March for Life 2023 theme announced: ‘Next Steps: Marching in a Post-Roe America’

March for Life 2022 Participants of the March for Life in Washington, D.C., on Jan. 21, 2022. | CNA

The 2023 theme for the annual March for Life was announced Thursday in preparation for the first march after the historic overturning of Roe v. Wade, the landmark 1973 case that legalized abortion nationwide.

The theme of the 50th annual march — which will take place on Jan. 20, 2023 — titled “Next Steps: Marching in a Post-Roe America,” seeks to orient the national pro-life movement as it moves to dismantle abortion across all 50 states.

Jeanne Mancini, March for Life president, said in opening remarks at an event to announce the theme that she believed the testimony of marching every year was critical in changing the hearts and minds of Americans and leading to the reversal of what many deemed to be “settled in law.”

“Your testimony, marching in Washington, D.C., shutting down the city every year for the largest human rights demonstration worldwide has borne fruit!” she told the audience.

“To God be the glory — in overturning Roe; and he uses his faithful instruments, which is all of you,” she said.

Leaders remember the ‘scar’ on America

Thursday’s event was hosted by the March for Life in partnership with the Heritage Foundation.

In attendance as featured speakers were Heritage Foundation President Kevin Roberts, Jonathan Keller from the California Family Council, and Dr. Marguerite Duane, a family physician. A video from Dr. Alveda King, who couldn’t be in attendance, was also played.

During a question and answer session, Roberts recounted an emotional moment at a Louisiana March for Life when he was leading a student group and a young woman turned to him and asked when he thought Roe would be overturned.

“I turned to her and I said, ‘Tiana, in your lifetime — but not mine.’ And she said, ‘Why are you such a pessimist?’” he recalled.

“She was right. I had tears in my eyes for many reasons a few months ago, as we all did, thinking about Tiana and how right she was. It's that optimism that really does inspire the next phase of work we have to do.”

When asked why the march wouldn’t be moved to June 24 — the day Roe was struck down — Mancini explained the decision to continue marching on Jan. 22, the anniversary of Roe v. Wade’s enactment.

“There’s a hall of remembrance in the Holocaust Museum,” Mancini told the audience. “[It] reminds us how important it is to remember our history and to tell the story — to tell it to our children and our children’s children so that it doesn’t happen again.”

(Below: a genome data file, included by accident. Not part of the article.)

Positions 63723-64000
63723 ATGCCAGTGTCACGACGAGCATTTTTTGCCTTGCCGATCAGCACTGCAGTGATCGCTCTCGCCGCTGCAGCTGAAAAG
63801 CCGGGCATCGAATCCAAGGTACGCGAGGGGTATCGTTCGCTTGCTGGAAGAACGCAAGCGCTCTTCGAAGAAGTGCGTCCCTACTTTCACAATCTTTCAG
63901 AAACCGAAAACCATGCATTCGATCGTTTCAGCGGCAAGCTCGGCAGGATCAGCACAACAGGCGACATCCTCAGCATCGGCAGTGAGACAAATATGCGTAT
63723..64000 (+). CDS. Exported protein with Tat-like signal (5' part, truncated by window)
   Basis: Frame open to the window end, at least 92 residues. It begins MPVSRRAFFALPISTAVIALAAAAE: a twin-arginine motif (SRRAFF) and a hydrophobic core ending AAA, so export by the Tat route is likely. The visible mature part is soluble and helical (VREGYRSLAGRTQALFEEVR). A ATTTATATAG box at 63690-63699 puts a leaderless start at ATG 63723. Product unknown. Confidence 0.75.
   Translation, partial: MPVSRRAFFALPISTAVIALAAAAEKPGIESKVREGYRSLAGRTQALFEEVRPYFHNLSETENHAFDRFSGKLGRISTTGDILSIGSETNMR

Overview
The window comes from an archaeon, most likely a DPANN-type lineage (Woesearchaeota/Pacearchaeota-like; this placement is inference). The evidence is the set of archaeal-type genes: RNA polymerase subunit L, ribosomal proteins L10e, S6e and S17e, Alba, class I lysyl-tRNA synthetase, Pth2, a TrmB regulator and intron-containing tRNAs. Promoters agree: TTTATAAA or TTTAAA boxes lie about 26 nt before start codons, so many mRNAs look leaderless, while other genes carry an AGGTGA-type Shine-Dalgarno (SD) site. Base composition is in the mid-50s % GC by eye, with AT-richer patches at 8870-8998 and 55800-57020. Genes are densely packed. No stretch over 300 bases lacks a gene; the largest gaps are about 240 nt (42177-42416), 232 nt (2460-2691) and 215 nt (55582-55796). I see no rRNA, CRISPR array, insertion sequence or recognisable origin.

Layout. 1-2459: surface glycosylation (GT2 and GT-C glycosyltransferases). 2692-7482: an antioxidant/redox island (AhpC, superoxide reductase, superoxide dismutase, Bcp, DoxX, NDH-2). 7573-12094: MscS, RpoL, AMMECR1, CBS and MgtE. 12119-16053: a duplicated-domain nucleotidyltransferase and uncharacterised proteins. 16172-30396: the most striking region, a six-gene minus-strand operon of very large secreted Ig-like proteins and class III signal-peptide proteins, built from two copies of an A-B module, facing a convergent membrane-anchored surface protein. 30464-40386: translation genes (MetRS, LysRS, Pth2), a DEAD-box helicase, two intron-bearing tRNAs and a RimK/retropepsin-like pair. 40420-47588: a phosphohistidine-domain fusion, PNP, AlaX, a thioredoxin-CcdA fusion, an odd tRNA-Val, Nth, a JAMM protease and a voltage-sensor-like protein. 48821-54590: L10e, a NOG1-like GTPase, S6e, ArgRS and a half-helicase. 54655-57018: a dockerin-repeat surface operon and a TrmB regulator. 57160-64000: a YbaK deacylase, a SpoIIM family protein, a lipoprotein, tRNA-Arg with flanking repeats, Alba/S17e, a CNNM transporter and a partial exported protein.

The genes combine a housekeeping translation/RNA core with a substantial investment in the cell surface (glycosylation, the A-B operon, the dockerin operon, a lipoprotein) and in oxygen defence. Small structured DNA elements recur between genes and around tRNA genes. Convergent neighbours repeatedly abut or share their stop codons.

“Sadly, Roe and 63 million Americans [are] a scar in our country’s history,” she said. “While we celebrate that we’re at this new moment, we don’t not think [about] or commemorate D-Day because we got past World War II.”

Future of the pro-life march

Keller focused his remarks on how the battle for eradicating abortion in the years ahead was not over. 

“We cannot simply abandon blue states and retreat to red states,” he said, warning specifically about California’s intent to become a sanctuary tourism state for abortion.

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“[They] are not content to simply allow the rest of the country to become pro-life. They are fighting tooth and nail to preserve and even expand abortion,” he said of recent efforts in California — like S.B. 1142 — to pay for out-of-state women to receive abortions in the state.

“The next steps in marching in a post-Roe America are going to involve every single one of us, at every single level of government, every single level of our churches and every single level of our families,” he said.

Duane focused her remarks on combating the widespread disinformation that has emerged after the ruling, referring to false information being spread to raise fears that abortion bans will endanger women who have miscarriages or ectopic pregnancies.

“It is simply a lie that we cannot provide appropriate medical care,” Duane said, explaining that treatments for ectopic pregnancies and miscarriages are not abortion, which is the intentional destruction of a human life prior to birth. 

Mancini said that the March for Life plans to be in 10 states next year, with the goal of 20 by the next.

The 2023 annual March for Life in Washington, D.C., will feature Tony Dungy and his wife, Lauren. Dungy served as a head coach in the National Football League for 13 seasons and is known for his pro-life stance and story of adopting eight children.

The musical group We Are Messengers will be back by popular demand to perform at the march, and Jonathan Roumie, who plays Jesus in the TV series “The Chosen,” will be the keynote speaker at the March for Life’s Rose Dinner.

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According to a press release, the march will end at the steps of the United States Capitol instead of the Supreme Court, where it ended every year previously, symbolizing that “the power to protect the unborn” has been returned to Americans in a “new front” in the battle for life.

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